In Summary
  • The regulations will also see online users stripped off anonymity.

  • This means that the government can force websites to take down "prohibited" content, broadly defined to include material that "causes annoyance."

  • Websites are therefore required to "have in place mechanisms to identify" those who interact on the forums, and that cyber cafes keep user logs for up to 12 months.

The Committee to Protect Journalists (CPJ) wants the Tanzanian government to withdraw its latest threats to online forums, blogs and streaming websites.

In a statement, CPJ on Tuesday urged the John Magufuli administration to rescind its Electronic and Postal Communications (Online Content) Regulations, saying they pose a threat to online media.

NO ANONYMITY

The regulations were first issued in March by Tanzanian Information Minister Harisson Mwakyembe.

But it is the directive from the Tanzania Communications Regulatory Authority (TCRA) on Monday requiring all online forums, blogs and websites to register with the government by June 15 that has sparked the protests.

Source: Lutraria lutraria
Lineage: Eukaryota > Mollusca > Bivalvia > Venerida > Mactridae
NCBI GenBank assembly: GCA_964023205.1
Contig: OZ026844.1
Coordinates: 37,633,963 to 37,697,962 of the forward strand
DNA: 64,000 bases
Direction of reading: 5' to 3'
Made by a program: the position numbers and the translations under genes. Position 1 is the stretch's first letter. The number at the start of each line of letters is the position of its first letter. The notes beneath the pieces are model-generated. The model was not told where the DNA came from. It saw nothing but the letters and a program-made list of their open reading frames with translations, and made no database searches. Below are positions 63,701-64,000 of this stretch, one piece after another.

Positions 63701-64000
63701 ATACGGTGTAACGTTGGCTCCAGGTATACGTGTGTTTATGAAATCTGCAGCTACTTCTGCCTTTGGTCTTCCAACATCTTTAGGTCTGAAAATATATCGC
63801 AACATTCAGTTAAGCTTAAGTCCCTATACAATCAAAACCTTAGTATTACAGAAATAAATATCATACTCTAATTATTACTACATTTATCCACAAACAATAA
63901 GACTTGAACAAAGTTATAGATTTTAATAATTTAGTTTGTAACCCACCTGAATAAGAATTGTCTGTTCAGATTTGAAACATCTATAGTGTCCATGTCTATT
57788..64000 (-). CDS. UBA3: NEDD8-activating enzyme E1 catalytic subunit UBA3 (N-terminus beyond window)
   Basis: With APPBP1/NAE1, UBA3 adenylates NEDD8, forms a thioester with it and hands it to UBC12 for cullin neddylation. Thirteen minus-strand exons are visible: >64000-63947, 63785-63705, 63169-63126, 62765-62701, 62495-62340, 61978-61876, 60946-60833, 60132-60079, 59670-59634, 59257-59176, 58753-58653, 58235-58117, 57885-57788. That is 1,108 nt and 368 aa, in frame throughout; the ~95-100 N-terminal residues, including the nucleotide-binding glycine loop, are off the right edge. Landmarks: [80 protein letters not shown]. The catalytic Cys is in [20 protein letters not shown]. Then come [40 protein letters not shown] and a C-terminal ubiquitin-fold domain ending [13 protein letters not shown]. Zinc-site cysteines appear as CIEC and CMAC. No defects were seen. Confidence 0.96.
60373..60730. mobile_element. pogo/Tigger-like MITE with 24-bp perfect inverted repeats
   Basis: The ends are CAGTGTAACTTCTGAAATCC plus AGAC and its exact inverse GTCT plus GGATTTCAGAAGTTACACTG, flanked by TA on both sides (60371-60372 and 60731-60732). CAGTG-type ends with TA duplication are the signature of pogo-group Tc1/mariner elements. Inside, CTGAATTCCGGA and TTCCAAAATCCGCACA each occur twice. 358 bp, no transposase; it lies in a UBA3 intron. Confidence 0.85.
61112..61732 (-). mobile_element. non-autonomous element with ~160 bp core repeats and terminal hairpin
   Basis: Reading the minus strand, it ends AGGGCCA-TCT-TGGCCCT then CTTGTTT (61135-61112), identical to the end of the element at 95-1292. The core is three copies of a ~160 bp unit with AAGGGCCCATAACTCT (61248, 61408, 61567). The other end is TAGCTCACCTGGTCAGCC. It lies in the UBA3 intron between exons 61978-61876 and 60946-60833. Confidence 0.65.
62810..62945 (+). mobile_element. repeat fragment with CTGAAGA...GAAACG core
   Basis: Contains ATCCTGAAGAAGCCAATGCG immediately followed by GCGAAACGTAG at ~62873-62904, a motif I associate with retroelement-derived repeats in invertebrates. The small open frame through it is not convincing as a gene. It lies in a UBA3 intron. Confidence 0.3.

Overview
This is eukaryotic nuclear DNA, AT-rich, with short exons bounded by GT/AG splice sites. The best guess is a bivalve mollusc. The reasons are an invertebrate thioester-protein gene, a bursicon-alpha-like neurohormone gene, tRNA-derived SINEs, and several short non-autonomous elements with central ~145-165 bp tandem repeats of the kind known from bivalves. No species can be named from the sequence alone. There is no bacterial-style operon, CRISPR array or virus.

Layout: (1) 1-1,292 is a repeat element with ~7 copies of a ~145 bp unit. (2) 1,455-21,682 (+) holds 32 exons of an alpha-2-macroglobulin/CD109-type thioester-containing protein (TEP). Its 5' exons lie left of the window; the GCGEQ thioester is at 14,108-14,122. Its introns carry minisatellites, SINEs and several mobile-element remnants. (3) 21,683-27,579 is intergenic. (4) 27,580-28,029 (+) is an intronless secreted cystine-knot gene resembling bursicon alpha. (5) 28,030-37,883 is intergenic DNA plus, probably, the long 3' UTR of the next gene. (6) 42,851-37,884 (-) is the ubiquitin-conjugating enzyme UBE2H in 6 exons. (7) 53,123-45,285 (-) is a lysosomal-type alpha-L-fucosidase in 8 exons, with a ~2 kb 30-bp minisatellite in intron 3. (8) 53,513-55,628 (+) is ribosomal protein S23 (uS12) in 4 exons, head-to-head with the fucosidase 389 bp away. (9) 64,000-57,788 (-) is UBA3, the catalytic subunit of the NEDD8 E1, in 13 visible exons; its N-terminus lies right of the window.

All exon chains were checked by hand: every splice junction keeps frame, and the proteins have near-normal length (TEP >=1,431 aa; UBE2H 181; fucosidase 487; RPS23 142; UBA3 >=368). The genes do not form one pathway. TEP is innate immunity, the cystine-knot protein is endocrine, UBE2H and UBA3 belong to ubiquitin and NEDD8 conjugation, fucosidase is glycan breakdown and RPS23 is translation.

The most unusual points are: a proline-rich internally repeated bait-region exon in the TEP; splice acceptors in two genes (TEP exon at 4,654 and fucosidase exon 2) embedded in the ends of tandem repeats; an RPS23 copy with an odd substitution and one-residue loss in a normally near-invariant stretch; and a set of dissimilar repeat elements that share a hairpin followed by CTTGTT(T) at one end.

The regulations will also see online users stripped off anonymity.

This means that the government can force websites to take down "prohibited" content, broadly defined to include material that "causes annoyance."

Websites are therefore required to "have in place mechanisms to identify" those who interact on the forums, and that cyber cafes keep user logs for up to 12 months.

Failure to comply with these regulations can carry a prison term of up to 12 months and fines of up to five million Tanzanian shillings (US$2,200).

According to CPJ’s Africa Coordinator Angela Quintal, such a policy is retrogressive and erodes online media in Tanzania and beyond.

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